FINLAND'S government, long used to lecturing Ireland about the merits of frugality, tempered its commitment to austerity by providing tax cuts to companies to help create jobs without allowing the budget deficit to widen.
The six-party coalition agreed yesterday to lower the corporate tax rate to 20pc from 24.5pc, as part of a raft of measures that target €300m in spending cuts and the same amount in overall tax increases, Prime Minister Jyrki Katainen said after talks on a budget framework for the next four years ended in Helsinki. Talks to draft Finland's 2014 budget will be held in July.
"It's a mixture," Mr Katainen told reporters. "We do austerity measures, but at the same time by doing structural reforms, especially to taxation, we stimulate the economy."
Finland's economy shrank last year as Europe's debt crisis deepened, hurting exports and eroding consumer confidence in the northern-most euro nation.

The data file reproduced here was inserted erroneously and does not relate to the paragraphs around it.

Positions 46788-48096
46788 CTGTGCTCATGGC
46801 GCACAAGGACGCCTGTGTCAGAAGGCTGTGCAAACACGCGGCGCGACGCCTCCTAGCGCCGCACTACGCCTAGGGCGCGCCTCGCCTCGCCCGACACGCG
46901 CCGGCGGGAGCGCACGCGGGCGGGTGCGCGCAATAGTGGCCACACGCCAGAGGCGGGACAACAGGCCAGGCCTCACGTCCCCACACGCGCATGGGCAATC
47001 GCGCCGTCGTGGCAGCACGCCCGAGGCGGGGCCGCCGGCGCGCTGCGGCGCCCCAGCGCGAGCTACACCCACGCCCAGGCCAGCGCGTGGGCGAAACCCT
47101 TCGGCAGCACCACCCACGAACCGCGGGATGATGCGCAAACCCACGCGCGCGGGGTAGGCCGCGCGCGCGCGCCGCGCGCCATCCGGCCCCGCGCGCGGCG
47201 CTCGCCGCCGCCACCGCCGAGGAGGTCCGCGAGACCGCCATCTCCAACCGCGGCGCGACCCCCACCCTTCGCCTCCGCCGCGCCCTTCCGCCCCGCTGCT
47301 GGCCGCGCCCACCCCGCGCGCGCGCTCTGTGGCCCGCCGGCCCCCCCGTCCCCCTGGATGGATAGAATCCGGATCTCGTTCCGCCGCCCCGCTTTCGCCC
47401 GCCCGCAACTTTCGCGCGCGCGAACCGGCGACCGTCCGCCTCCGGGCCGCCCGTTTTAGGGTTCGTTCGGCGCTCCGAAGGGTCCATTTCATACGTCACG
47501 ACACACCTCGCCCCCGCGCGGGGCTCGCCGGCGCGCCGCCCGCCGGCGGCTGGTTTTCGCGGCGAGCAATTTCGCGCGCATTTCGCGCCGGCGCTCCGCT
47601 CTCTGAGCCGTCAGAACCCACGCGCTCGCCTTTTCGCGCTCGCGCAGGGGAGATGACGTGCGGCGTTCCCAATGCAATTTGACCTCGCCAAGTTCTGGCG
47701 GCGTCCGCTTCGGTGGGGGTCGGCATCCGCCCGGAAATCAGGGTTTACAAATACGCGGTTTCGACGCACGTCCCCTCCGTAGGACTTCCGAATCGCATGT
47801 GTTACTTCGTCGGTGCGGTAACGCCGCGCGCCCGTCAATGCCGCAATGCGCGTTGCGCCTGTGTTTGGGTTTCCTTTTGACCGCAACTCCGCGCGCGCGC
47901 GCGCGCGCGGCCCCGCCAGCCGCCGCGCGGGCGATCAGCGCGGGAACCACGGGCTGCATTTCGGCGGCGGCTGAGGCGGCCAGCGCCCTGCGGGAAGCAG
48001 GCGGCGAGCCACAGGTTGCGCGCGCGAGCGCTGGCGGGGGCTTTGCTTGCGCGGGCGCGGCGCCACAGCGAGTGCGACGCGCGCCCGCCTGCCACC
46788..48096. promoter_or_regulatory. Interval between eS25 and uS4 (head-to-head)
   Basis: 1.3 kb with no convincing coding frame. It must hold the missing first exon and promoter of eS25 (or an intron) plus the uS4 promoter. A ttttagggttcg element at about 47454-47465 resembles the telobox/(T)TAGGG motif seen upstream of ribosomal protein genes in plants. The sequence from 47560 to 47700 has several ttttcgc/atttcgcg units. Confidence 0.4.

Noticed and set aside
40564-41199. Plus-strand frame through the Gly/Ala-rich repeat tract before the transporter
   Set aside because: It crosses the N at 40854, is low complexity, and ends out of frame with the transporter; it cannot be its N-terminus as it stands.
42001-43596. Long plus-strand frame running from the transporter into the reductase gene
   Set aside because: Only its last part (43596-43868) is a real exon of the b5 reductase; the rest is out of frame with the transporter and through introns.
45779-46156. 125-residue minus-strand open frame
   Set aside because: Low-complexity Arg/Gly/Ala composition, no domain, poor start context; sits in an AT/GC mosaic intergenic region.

The country is now mired in its second recession in four years, making the government's budget goals less attainable and adding to the cost of caring for Europe's fastest-aging population.
"It's a fitting amount" of austerity, said Pasi Kuoppamaeki, an economist at Danske Bank in Helsinki. "More tightening wouldn't have been good at this point."
The coalition, which cut its 2013 economic expansion forecast to 0.4pc from 0.5pc, reiterated its goal of ending debt growth by 2015.
It also targets bringing the central government deficit to within 1pc of gross domestic product from last year's 3.4pc.
Today's measures are enough to curb debt growth, Mr Katainen said.
Keeping to the 1pc central government deficit target would have required €3bn of tightening, he added.
Finland's jobless rate climbed to 8.7pc in January from 7.8pc a year earlier as companies cut jobs to stay profitable.
"We want to send a clear message to the world – we are determined to defend the Finnish welfare society based on work," Finance Minister Jutta Urpilainen said yesterday.
"We have taken decisions that support growth and help create the basis for new job creation," she added.
Finland is the only euro member with a stable AAA rating at Standard & Poor's, Moody's Investors Service and Fitch Ratings.
Germany and Luxembourg have negative outlooks on their top credit grades at Moody's, and the Netherlands faces a downgrade at all three companies. (Bloomberg)